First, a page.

And the only ones of my goats that pee on themselves is the bucks, my does and wethers do not, and aren't any grosser then my dogs (and maybe less so).

    Good luck!
  3. helmstead

    helmstead Songster

    Mar 12, 2007
    Alfordsville, IN
    I haven't had this in my herd, but I do recommend separating him out ASAP, along with any others that you find with sores. I'd imagine the very swollen area is already infected. You may need a vet for this to prescribe some antibiotics...

    Please keep us updated!
  4. lexustami

    lexustami Songster

    Jun 14, 2007
    St. Clairsville, OH
    Well, I checked them all today and 6 of the 8 have sore mouth. It obviously came from my new goats. They were quarantined but I guess it wasn't long enough.

    I didn't notice it on the Pygmy's before because their mouths are black. PB is lighter colored and it was more noticeable. The pygmy's sore mouth is very mild. They may have had it for awhile and it is starting to clear up.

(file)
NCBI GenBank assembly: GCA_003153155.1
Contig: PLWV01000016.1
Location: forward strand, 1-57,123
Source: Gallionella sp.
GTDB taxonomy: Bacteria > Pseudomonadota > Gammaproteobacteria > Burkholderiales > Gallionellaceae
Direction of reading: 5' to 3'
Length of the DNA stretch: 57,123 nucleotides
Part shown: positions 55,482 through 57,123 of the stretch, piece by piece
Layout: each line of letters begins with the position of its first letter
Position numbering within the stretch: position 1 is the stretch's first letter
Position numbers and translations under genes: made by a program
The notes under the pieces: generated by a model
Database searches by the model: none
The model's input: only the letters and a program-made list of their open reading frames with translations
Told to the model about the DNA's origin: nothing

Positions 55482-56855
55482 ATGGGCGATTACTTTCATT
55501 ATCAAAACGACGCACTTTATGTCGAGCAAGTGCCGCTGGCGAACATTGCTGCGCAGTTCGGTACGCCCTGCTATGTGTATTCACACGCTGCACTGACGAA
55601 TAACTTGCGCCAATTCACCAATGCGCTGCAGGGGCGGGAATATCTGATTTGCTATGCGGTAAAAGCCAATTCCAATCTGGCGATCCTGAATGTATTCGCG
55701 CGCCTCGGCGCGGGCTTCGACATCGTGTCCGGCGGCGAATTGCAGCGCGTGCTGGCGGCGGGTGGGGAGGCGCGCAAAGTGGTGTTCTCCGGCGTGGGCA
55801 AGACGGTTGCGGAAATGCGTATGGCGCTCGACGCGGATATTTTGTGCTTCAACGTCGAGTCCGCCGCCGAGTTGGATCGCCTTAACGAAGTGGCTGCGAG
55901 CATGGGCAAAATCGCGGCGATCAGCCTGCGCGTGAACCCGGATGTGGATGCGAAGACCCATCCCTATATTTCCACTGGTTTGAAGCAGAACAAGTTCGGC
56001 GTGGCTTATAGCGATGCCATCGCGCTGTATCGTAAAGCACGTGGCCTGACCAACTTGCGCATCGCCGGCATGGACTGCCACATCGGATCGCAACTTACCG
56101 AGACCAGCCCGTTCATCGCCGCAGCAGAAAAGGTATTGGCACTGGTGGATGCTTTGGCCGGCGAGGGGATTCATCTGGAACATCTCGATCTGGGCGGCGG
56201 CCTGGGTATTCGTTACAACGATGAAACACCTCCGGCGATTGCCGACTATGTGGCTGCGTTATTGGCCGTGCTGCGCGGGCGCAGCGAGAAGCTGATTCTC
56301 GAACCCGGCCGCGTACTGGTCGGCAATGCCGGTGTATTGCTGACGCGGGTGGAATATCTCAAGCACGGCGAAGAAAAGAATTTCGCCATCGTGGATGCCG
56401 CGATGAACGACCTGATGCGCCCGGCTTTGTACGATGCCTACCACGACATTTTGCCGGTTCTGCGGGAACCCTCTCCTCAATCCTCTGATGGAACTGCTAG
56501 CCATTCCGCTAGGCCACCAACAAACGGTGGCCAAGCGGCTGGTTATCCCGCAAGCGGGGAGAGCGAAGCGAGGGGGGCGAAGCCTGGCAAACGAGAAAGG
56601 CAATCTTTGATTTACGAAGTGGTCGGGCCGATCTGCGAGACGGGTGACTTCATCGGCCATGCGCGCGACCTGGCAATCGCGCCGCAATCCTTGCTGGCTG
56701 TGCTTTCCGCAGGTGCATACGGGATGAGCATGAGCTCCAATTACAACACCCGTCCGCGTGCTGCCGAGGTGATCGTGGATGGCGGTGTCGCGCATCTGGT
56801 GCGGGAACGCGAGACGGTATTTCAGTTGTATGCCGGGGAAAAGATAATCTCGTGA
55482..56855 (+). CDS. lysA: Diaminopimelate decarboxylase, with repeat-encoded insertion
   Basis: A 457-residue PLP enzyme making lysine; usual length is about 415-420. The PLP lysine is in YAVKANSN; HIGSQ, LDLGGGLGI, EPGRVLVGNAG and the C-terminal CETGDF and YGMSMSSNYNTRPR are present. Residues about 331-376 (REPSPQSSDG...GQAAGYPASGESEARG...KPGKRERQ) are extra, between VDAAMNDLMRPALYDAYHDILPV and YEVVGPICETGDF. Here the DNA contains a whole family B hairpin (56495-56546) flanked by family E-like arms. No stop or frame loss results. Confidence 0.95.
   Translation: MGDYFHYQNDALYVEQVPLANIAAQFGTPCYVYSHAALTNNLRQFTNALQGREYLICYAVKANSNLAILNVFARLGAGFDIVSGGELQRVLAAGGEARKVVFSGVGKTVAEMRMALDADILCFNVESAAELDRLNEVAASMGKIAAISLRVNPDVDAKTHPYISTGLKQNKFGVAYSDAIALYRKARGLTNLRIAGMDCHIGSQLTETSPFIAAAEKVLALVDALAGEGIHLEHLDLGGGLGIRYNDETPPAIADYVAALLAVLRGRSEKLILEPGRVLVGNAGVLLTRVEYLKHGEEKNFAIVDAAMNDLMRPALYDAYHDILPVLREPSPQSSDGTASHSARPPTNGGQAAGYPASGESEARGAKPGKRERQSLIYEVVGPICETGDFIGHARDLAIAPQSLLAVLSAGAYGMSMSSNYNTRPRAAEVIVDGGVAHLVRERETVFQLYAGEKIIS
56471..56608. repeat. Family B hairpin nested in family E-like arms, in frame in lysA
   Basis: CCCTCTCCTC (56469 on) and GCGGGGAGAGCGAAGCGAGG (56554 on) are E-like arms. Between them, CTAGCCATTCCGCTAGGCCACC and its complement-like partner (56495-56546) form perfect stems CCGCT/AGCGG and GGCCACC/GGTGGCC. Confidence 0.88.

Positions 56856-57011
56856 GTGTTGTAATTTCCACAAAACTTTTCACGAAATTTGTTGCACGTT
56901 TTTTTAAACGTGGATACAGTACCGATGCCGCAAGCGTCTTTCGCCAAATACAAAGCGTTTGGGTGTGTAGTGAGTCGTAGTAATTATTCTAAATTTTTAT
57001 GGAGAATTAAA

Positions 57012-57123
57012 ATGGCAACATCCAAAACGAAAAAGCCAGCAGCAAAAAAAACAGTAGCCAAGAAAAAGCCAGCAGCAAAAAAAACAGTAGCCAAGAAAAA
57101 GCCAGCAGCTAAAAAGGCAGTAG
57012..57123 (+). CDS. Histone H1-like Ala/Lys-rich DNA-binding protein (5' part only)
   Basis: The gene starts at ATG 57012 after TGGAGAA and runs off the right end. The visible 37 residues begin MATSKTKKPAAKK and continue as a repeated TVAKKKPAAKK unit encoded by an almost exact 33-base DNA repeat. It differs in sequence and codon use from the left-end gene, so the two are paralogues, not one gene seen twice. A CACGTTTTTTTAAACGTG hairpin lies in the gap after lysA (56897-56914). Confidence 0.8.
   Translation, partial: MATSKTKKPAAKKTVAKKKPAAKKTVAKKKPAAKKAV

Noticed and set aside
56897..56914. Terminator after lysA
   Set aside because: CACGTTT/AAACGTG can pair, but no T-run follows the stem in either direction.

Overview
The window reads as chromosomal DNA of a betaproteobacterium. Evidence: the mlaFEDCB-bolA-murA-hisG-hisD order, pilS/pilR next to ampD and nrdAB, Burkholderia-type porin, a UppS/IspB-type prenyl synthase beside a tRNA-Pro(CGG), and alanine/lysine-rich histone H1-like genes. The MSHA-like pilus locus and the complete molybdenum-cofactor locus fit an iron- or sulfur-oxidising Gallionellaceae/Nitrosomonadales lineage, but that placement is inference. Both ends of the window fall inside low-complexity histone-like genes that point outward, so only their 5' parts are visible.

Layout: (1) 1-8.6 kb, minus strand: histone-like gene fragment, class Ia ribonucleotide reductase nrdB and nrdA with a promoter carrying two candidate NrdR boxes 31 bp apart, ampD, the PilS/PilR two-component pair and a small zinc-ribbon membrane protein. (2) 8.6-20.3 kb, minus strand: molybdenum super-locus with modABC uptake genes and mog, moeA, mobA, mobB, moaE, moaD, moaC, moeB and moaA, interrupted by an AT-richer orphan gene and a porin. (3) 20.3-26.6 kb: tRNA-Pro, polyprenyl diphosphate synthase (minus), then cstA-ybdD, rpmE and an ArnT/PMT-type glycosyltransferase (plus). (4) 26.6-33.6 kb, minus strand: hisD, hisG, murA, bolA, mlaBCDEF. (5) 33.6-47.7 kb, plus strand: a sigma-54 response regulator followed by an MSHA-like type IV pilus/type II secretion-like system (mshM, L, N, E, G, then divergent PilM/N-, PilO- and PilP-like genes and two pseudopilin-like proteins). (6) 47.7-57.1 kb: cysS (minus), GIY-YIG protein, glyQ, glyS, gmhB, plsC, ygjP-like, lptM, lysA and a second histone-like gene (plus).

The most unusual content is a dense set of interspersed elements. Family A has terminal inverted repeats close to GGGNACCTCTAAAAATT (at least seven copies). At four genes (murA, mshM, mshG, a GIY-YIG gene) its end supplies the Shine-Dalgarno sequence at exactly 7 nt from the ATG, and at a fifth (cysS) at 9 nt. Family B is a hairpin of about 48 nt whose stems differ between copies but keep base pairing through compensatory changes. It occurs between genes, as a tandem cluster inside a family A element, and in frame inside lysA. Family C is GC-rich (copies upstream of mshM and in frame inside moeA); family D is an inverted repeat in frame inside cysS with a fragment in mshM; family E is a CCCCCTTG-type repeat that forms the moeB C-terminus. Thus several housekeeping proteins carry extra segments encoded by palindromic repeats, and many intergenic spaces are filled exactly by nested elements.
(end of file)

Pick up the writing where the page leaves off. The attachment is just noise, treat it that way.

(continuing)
I disinfected their stalls and I washed their faces with an iodine/water solution. I applied some antibiotic ointment and I started PB on LA200. His mouth is in terrible shape. It looks like someone took a cheese grater to his gums and tongue. Poor guy.

    How can I prepare his food so it won't be as painful to eat?


  5. Rafter 7 Paint Horses

    Rafter 7 Paint Horses Songster

    Jan 13, 2007
    East Texas
    I've never had it that bad.